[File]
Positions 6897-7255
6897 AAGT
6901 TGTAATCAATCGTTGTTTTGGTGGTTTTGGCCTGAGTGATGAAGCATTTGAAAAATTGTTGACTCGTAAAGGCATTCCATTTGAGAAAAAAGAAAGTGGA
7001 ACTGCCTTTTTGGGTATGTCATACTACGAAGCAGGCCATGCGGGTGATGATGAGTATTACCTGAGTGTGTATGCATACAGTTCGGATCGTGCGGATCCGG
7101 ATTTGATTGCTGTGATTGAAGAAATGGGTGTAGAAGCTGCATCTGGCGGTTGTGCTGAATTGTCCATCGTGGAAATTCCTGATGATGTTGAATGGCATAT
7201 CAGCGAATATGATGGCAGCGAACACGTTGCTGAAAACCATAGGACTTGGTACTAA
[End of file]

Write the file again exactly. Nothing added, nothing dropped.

Positions 6897-7255
6897 AAGT
6901 TGTAATCAATCGTTGTTTTGGTGGTTTTGGCCTGAGTGATGAAGCATTTGAAAAATTGTTGACTCGTAAAGGCATTCCATTTGAGAAAAAAGAAAGTGGA
7001 ACTGCCTTTTTGGGTATGTCATACTACGAAGCAGGCCATGCGGGTGATGATGAGTATTACCTGAGTGTGTATGCATACAGTTCGGATCGTGCGGATCCGG
7101 ATTTGATTGCTGTGATTGAAGAAATGGGTGTAGAAGCTGCATCTGGCGGTTGTGCTGAATTGTCCATCGTGGAAATTCCTGATGATGTTGAATGGCATAT
7201 CAGCGAATATGATGGCAGCGAACACGTTGCTGAAAACCATAGGACTTGGTACTAA